China Courts the Portuguese-Speaking World
Representatives from China and seven Portuguese-speaking countries—Angola, Brazil, Cape Verde, Guinea Bissau, Mozambique, Portugal and East Timor—recently met in Hohhot, the capital of Inner Mongolia (in China), to discuss trade and investment opportunities. The meeting took place under the auspices of the so-called Macau Forum (officially designated as the “Forum for Economic and Trade Cooperation between China and Portuguese-speaking Countries”), which has been meeting since 2003. The organization is widely regarded as a Chinese diplomatic success that has paid substantial economic dividends. According to a recent article in East Asia Forum:
In 2003–06, trade between China and the Lusophone countries more than tripled, growing from US$10 billion to US$34 billion, and in 2011, it reached an impressive US$117 billion. In 2009, Brazil, the world’s seventh-largest economy, became China’s largest trading partner in the southern hemisphere, with bilateral trade reaching US$42 billion.
The connection between China and the Portuguese-speaking (Lusophone) world is enhanced by the fact that China is itself, to a very small extent, a Lusophone county. Macau, a Portuguese colony until 1999, is now a Special Administrative Region (SAR) of China; although it has its own laws, political system, and currency, it is nonetheless fully under Chinese sovereignty. Although less than one percent of the half-million residents of gambling-focused Macao speak Portuguese at home, the language has official status in the SAR, along with Mandarin Chinese. Portuguese cultural connections, moreover, are carefully maintained. Macau’s Chief Executive, Chui Sai On, recently stated that the territory has “vast potential for cooperation that need[s] to be explored with Portugal,” noting as well that “Portuguese characteristics contributed to Macau’s development of its role as a trade and services platform between China and the Portuguese-speaking countries.”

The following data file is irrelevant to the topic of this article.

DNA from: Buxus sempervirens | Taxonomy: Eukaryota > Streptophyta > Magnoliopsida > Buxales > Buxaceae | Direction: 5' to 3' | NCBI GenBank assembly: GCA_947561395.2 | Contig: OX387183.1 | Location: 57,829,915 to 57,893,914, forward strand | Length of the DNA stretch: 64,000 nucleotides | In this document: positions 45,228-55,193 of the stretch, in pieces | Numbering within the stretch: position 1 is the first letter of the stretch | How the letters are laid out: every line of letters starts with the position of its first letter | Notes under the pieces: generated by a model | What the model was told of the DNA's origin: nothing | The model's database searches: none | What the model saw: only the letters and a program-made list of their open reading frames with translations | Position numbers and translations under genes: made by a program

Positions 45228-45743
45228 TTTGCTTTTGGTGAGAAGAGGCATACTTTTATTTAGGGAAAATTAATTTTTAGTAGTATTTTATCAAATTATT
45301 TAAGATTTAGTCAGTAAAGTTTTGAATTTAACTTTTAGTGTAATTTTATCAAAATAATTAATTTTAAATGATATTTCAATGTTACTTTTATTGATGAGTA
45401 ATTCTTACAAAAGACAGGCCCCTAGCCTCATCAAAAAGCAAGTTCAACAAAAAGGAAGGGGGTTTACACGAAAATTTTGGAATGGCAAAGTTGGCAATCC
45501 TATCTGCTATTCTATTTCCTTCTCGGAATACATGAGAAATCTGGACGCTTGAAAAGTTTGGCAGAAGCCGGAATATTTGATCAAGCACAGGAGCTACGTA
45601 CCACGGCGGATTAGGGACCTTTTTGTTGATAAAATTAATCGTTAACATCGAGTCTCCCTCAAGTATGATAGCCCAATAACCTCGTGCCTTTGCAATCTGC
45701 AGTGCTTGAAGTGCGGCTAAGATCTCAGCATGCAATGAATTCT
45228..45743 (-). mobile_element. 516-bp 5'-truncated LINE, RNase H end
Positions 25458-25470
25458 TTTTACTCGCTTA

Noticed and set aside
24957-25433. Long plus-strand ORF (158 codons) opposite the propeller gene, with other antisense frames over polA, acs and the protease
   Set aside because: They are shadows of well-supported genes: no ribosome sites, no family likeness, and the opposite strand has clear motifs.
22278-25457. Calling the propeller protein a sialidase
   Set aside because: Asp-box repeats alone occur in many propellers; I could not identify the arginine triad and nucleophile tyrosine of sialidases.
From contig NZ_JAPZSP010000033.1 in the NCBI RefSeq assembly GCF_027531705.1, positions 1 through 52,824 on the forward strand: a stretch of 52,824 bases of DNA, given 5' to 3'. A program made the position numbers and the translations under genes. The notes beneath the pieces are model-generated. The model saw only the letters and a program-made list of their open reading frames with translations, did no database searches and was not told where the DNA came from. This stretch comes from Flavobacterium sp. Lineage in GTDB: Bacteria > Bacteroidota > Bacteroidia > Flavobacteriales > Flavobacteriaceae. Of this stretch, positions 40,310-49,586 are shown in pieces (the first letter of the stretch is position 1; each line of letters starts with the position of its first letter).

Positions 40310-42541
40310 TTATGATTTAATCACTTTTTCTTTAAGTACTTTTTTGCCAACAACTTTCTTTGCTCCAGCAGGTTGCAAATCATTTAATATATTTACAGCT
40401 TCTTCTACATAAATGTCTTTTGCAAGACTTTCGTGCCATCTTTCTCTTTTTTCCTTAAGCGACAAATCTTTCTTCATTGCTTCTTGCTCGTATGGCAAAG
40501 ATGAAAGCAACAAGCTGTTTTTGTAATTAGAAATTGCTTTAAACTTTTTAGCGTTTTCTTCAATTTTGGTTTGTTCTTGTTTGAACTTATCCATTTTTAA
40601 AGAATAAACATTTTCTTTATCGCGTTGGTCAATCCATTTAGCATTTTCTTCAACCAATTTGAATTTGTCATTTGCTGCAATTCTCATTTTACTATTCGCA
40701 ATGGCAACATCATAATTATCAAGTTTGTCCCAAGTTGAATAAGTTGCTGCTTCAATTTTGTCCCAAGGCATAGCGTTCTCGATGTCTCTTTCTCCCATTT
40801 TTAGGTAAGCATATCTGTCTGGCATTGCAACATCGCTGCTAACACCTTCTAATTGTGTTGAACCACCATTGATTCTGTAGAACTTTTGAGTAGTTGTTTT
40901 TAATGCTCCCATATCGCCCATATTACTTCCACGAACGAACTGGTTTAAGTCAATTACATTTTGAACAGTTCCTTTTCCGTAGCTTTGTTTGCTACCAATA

Chinese investments in Lusophone Africa have mostly targeted oil-rich Angola. One large project is the $1.5 billion Benguela Railway, financed and engineered by a Chinese firm and largely built by Chinese labor. More problematic is Nova Cidade de Kilamba, a massive residential and business development located near the capital city of Luanda. According to a recent Business Insider report, “The $3.5 billion development covers 12,355 acres and was built to house about 500,000 people, and this is one of several satellite cities being constructed by Chinese firms around Angola.” The same story, however, claims that the new city is a virtual ghost town, as few Angolans can afford to live there. Such under-utilized instant cities are relatively common in China, and are often noted by those who think that the Chinese economy is headed for trouble.
Chinese investments in Mozambique are also rapidly rising. Iron ore and other minerals are the focus of most attention, but infrastructural projects are also entailed. China’s Exim Bank, for example, recently extended a $682-million loan to Mozambique build a suspension bridge in the capital. Portugal had been expected to play this role, but was forced to pull out due to the European debt crisis.
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